A chess variant that's a deterministic wargame using leaders, activation, capture by replacement, rifle capture, capture by leaping, and custodial capture. A single king per side expands into a hierarchy of leaders with greater and lesser abilities.

WarGame 1


wbanner.gif1 Command Post
bchampion2.gif1 Supreme Commander
wgeneral2.gif6 Tank Commanders
bgeneral.gif4 Infantry Commanders
wchampion.gif3 Artillery Commanders

All leaders have a movement of 4 and a range of 1.

Non-leader Pieces:
btank.gif16 Tanks - movement of 3, range 2
wman.gif24 Infantry - movement of 2, range 0 in open, range 1 if in trees, towns, or hills
bcannon_south.gif14 Artillery - movement of 1, range 3

Leadership and Command Control

The 4 types of commanders lead their armies by issuing orders to specific units within command range to take a particular action.

Leaders maintain the chain of command from the highest to the lowest level, allowing those units below them to activate.

A leader who is out of command control range may himself give orders but may not move.

A tank, infantry, or artillery unit out of command control range cannot be activated.

Command Control Ranges:

There are 2 types of command control, with different ranges.
The first type is activation range. This is how far away from a piece a leader can be to activate that piece.
Activation range is 3 for all leaders.
Each leader may activate 1 piece within 3 squares of that leader.

The second type is leader communication range, or a leader's maximum distance from a higher-level leader for it to be activated. This is automatic, and maintains the chain of command.

  • Supreme Commander - 9 - allows (same or) lower level leaders 9 squares away to be activated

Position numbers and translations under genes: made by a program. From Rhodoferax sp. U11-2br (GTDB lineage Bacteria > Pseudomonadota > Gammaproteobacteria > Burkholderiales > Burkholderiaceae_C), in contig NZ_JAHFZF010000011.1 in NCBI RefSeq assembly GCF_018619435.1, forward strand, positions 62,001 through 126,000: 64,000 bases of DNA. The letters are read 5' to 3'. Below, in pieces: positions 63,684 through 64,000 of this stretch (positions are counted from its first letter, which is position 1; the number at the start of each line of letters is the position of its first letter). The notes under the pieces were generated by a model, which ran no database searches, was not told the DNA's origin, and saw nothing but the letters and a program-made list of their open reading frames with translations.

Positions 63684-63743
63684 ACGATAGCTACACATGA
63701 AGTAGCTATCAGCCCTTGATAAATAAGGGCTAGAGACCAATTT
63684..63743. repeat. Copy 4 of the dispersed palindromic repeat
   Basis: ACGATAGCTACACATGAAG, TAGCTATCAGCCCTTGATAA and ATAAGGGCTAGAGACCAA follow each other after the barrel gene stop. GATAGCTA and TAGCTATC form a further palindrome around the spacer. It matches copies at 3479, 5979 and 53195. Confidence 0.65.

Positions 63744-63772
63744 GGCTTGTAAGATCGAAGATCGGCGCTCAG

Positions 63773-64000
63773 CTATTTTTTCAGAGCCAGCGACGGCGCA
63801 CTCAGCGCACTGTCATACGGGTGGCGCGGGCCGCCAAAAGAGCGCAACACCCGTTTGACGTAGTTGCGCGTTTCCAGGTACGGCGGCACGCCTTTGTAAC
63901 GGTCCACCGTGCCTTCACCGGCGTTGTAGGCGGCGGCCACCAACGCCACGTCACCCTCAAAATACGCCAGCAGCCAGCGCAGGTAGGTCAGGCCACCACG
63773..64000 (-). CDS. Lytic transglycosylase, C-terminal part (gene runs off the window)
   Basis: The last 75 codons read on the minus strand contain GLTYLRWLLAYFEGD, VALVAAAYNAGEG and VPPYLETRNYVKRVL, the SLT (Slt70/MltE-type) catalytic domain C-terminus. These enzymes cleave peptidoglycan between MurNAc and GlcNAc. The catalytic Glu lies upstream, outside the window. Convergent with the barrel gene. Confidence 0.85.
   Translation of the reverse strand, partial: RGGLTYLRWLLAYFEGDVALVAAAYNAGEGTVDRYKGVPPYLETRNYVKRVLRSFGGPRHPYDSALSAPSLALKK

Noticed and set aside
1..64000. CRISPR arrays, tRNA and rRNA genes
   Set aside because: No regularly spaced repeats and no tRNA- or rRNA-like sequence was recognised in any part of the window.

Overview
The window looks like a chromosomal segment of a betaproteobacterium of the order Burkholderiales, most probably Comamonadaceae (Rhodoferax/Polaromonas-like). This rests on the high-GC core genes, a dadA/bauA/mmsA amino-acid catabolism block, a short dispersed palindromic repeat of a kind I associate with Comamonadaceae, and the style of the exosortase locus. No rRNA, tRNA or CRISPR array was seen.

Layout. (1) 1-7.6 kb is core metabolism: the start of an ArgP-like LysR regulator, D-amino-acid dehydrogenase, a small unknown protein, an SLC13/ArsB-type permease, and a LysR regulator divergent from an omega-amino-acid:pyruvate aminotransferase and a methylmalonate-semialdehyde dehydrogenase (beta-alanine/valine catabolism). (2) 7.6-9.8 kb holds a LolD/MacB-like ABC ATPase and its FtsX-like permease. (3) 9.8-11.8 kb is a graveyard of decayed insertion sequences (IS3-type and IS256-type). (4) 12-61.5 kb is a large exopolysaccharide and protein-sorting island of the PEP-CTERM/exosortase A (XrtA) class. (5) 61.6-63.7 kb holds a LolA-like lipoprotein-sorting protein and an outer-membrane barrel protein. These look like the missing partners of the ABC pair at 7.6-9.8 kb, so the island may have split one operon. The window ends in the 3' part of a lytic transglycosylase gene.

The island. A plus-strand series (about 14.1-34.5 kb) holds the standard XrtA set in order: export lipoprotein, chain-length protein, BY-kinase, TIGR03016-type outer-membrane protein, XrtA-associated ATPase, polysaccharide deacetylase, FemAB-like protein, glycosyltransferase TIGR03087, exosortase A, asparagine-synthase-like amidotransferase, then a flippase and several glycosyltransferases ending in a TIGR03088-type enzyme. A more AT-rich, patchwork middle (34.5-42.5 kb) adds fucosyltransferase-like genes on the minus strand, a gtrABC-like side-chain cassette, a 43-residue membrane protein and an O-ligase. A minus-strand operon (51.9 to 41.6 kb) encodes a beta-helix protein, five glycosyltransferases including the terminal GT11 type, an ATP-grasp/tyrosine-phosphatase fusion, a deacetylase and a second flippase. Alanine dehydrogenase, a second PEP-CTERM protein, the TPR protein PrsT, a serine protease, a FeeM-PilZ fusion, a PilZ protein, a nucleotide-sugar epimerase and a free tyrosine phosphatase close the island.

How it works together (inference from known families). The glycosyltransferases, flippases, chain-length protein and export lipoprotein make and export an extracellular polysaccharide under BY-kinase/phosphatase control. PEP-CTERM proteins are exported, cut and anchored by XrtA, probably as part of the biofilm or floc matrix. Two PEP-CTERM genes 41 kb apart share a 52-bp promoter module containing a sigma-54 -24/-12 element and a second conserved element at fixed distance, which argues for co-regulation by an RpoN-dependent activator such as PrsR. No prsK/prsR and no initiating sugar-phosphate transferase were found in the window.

• Tank Commander - 6
  • Inf/Art Commanders - 3

If a leader is outside any higher-level leader's command range, that particular leader may perform no actions, although it does provide command control to those lower level units within its range.
Exception: Leader relays. Same-level leaders may relay/extend a higher-level leader's command control to other same or lower-level units. The higher-level leader command control range is extended by the relaying unit's leader command range, not the higher-level commander's range.

  • Each player may move up to 10 different pieces per turn.
  • A player may pass a turn, moving nothing.
  • If both players pass, one after the other, the game is a draw.
  • Any piece, to move, must be activated by a leader.
  • No piece may move more than once in a turn.
  • No leader may activate more than 1 piece per turn.
  • Pieces are moved one at a time, in any order desired by the owning player.
  • All pieces are sliders, moving from one square into one of the 8 surrounding squares, then into one of the 8 squares around that "new" square, etc.
  • All moves must be legal when they are made.
  • No piece may move on top of or through a friendly piece at any time.
  • A piece may move on top of or through an enemy piece only when that enemy piece is being immediately removed from the board as a result of the moving piece's action, ie: in a close assault (rifle, or fire, combat) or an overrun (movement).
Command Control:
  • Pieces [except leaders] may not move or fight under their own power. They must be activated by a leader to move or attack an enemy unit within range.
  • Pieces are activated by leaders which must be within 3 squares at the start of the activation. The leader that activates a unit may itself have been activated and moved to that spot earlier in the same turn.
  • An activated piece may move outside the 3-square activation range of the leader which activated it, or any other [friendly] leader.
  • A leader may activate only 1 piece per turn, including itself or another leader.
  • No piece may be activated and perform more than one action per turn.
  • Once a piece has finished its action, it becomes inactive again. It cannot move in a subsequent turn without being re-activated by a leader.
  • Leaders may activate only pieces of their own color.